The term “messiah” comes from the Hebrew word meaning “anointed one.” This term was applied to priests, prophets and kings in the Old Testament. The people given these titles were first anointed with water or oil to consecrate them for their specific mission. Sometimes even the Spirit of God anointed someone to their role.  

According to the Catholic Bible Dictionary, kings were most frequently called “messiahs” or “anointed ones.” There are several instances throughout the Old Testament where men are anointed as kings. These kings are even referred to as “anointed ones” or “messiahs.”  

Prophets were occasionally called “messiahs” or “anointed ones,” but those are rare. One instance, though, recounts how Elijah anoints Elisha to be a prophet. 


Anointing was a critical aspect in the consecration of priests. There are several instances where the Book of Leviticus refers to “anointed priests.”  

Hard times fell upon the Israelites after the death of their beloved King David and his son, Solomon. Their once united nation broke apart into two kingdoms followed by a stream of invasions. Several other powerful nations left the Israelites’ temple destroyed, and their people scattered and in exile.  

During this tumultuous time, there arose prophecies and a new hope that God would send one great messiah to deliver them from sin, exile and death. Our Christian faith teaches us this was fulfilled in the person of Jesus, who is the true priest, prophet and king.  

The most famous biblical prophecies of the future Messiah referred to the kingship aspect of his dominion. The Messiah would be like the once-great King David and would even descend from his lineage. Both evangelists Matthew (Mt 1:1-17) and Luke (Lk 3:23-38) make a great effort to trace Jesus’ lineage back to King David to show that he fulfills that part of the prophecy.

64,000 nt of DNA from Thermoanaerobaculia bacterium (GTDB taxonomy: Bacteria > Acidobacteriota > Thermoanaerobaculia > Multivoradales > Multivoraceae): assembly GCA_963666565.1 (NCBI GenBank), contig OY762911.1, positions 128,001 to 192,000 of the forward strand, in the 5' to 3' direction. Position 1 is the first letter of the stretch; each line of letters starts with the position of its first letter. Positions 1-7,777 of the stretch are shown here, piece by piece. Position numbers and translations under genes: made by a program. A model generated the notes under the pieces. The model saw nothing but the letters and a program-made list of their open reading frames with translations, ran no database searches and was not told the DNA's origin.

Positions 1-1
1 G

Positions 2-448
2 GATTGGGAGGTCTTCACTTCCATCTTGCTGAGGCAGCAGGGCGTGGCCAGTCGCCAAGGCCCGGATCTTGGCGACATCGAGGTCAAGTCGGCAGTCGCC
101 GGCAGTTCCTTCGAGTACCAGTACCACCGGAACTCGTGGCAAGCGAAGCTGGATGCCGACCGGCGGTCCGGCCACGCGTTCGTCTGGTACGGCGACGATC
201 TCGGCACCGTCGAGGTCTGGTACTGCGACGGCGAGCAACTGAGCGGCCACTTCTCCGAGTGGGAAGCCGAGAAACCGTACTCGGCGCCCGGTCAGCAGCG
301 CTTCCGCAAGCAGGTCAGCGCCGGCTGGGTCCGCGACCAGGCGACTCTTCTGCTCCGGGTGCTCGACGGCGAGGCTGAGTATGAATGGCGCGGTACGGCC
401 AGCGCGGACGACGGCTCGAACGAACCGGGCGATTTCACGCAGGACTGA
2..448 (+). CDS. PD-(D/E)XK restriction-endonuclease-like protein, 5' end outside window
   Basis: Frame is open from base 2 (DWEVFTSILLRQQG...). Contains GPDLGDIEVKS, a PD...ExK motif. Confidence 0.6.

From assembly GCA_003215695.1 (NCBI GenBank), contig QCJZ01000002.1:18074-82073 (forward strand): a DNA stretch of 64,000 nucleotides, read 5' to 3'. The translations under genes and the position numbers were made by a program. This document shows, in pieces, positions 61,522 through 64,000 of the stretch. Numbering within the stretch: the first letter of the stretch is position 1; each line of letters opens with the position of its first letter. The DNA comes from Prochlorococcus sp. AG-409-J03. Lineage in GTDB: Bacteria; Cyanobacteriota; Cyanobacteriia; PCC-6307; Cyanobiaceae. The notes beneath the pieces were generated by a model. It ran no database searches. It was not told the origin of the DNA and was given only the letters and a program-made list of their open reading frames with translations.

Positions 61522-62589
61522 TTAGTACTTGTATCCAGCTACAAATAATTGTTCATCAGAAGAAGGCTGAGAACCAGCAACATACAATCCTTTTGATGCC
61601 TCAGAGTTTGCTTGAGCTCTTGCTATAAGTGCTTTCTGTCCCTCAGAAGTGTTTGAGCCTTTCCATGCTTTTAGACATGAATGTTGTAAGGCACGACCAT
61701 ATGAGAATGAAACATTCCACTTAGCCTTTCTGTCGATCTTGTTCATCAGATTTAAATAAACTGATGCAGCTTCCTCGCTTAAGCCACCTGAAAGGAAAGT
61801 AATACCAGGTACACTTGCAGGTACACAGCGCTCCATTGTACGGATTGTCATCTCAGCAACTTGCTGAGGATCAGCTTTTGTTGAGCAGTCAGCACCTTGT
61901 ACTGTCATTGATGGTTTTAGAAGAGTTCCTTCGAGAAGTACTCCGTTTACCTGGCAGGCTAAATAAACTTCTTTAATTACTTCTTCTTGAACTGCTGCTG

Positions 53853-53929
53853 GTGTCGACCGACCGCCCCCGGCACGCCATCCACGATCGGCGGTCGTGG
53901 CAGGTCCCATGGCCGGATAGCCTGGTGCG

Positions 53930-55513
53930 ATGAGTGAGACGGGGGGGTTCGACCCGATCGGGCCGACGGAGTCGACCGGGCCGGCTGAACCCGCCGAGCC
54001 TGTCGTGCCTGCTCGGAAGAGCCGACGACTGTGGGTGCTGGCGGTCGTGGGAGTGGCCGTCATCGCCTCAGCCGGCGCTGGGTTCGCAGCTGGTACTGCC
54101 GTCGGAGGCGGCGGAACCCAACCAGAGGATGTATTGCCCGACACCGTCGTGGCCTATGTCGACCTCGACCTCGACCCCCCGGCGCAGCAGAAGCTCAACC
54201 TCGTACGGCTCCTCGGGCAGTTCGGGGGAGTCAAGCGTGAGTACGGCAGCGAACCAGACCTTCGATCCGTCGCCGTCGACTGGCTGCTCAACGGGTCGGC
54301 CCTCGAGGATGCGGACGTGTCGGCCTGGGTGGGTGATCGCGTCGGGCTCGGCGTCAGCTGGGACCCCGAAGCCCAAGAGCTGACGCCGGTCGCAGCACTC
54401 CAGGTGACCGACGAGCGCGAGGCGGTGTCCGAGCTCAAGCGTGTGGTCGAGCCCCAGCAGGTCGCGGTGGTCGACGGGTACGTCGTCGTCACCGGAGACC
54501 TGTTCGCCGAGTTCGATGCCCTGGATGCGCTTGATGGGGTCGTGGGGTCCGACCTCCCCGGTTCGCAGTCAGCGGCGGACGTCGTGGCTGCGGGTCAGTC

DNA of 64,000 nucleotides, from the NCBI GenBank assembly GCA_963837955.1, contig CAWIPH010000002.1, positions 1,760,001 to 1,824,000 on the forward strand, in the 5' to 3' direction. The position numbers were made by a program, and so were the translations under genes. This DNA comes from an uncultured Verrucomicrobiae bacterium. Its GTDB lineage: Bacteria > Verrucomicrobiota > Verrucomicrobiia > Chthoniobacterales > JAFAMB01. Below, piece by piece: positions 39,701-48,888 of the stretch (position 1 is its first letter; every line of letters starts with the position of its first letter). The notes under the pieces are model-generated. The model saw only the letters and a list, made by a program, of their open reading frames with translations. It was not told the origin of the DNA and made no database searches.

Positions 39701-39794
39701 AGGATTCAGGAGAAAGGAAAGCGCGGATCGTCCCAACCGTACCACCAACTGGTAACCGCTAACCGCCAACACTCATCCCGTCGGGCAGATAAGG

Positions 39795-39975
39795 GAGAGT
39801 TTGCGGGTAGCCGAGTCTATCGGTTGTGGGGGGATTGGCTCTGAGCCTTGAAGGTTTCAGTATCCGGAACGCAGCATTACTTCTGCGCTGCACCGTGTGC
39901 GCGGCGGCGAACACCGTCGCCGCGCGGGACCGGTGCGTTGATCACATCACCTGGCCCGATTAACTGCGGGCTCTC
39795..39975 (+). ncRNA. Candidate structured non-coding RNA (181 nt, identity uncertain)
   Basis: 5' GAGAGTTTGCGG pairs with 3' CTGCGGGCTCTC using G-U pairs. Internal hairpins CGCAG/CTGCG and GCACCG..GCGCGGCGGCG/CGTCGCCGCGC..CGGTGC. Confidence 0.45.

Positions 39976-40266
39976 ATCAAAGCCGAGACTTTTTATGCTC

The greatest prophet of the Old Testament was considered to be Moses. Moses even promised that God would send a prophet like him one day in the future, and this became part of the prophecy of Jesus, the great Messiah. Jesus became the “new Moses” in many ways. He gave a new law and brought all people to a new promised land when he opened the gates of heaven. Jesus even gave us new manna in the form of the Eucharist.  

Finally, the Messiah who would become Jesus was occasionally called a priest. One noteworthy example of this is in the Book of Samuel when a prophet foretells of a “faithful priest” to come who will have authority over all the other priests and their descendants. The priests in the temple were the ones who performed the animal sacrifices to God. Jesus fulfilled this in the most significant way by sacrificing himself for our sins.  

While there were lesser “messiahs” in the forms of priests, prophets, and kings throughout the Old Testament, Jesus came to fulfill all the prophecies. He became the true Messiah: priest, prophet and king.